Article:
Objective. To determine the prevalence of brain infarcts and other intracranial pathology on computed tomography (CT) in patients with greater than 50% internal carotid artery stenosis. Design. Descriptive study of CT findings. Setting. Referral-based cohort at Groote Schuur Hospital. Participants. Sixty-three patients aged 40 - 82 years who had CT of the head prior to carotid endarterectomy. Main outcome measures. Prevalence of brain infarct in patients presenting with transient ischaemic attack (TIA) or stroke, and yield of unsuspected intracranial pathology other than ischaemic necrosis. Results. Brain infarcts were diagnosed in 54% of patients presenting with TIA and in 73% of patients with stroke. True-positive CT scans were present in only 19% and 44% of patients with TIA and stroke, respectively. A single incidental frontal lobe granuloma, unrelated to the patient's clinical presentation, was noted. Conclusions. In the selected group of patients referred for carotid endarterectomy, routine use of CT of the head is not indicated and can be reserved for cases with extraordinary clinical features.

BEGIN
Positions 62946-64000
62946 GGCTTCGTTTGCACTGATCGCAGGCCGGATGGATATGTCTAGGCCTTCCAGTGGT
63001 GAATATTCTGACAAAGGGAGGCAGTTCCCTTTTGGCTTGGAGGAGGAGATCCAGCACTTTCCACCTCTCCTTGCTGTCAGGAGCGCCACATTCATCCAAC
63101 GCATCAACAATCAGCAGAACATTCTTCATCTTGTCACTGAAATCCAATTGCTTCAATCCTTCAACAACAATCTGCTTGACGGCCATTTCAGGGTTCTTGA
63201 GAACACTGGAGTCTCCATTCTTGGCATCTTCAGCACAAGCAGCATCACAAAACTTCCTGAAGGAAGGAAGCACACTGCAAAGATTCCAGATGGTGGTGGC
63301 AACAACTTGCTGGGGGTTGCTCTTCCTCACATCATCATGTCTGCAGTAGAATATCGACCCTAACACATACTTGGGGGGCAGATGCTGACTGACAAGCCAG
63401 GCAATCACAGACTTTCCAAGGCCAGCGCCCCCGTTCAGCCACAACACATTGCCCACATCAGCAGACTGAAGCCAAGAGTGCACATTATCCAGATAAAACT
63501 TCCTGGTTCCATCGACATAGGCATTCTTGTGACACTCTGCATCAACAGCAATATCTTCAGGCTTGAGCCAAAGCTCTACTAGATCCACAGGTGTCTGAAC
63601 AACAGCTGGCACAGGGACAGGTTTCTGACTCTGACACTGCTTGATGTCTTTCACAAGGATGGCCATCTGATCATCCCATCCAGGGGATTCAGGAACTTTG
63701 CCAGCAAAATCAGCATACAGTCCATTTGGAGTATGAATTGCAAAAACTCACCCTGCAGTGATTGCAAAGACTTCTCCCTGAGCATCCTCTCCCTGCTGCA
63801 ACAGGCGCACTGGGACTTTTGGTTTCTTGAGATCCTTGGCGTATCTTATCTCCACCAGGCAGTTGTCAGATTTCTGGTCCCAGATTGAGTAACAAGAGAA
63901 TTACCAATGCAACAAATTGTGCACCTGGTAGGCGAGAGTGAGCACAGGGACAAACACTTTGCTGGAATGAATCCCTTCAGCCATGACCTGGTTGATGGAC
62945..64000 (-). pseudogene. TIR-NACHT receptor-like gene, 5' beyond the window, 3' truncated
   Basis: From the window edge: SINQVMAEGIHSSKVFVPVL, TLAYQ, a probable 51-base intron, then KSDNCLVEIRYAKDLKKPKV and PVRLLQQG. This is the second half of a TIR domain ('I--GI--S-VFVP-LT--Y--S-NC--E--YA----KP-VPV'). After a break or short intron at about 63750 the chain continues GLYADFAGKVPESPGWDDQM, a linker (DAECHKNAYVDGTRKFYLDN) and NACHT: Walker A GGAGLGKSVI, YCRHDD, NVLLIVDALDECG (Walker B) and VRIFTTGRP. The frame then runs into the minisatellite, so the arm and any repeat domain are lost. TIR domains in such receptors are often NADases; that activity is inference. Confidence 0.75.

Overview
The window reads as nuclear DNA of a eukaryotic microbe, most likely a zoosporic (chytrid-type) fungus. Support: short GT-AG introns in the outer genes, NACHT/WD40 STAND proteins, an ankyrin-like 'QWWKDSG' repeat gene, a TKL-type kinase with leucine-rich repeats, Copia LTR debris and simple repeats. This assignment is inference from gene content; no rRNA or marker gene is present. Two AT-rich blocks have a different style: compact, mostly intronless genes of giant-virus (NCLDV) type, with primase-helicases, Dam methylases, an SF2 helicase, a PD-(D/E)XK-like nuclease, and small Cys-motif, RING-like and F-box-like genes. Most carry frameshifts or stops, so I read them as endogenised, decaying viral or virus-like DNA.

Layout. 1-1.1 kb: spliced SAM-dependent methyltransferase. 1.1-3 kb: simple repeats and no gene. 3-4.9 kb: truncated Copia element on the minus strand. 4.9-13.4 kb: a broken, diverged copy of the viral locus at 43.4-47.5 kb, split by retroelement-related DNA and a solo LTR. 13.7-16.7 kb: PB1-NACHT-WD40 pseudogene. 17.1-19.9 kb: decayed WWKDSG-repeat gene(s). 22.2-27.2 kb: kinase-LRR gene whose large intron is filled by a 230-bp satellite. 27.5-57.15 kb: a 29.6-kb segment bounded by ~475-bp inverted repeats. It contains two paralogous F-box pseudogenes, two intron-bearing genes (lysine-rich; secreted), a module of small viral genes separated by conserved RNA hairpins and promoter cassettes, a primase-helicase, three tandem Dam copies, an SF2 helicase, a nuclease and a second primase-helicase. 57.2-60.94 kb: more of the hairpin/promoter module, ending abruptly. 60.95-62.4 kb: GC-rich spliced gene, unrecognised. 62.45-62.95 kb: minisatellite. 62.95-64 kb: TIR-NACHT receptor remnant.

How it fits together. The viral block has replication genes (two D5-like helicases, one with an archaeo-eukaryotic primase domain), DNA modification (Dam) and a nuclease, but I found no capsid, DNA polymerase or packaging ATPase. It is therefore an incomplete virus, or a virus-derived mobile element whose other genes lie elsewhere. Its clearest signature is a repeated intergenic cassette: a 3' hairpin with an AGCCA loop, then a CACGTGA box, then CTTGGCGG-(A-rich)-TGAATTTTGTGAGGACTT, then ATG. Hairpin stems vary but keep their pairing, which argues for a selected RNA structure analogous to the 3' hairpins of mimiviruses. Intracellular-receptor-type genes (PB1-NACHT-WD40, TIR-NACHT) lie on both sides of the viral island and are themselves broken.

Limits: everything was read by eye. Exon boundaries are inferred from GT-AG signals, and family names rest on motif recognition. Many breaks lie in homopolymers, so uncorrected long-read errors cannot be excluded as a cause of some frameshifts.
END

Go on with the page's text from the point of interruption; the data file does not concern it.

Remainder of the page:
|Original language||English (US)|
|Number of pages||3|
|Journal||South African Medical Journal|
|State||Published - Nov 1 1996|
ASJC Scopus subject areas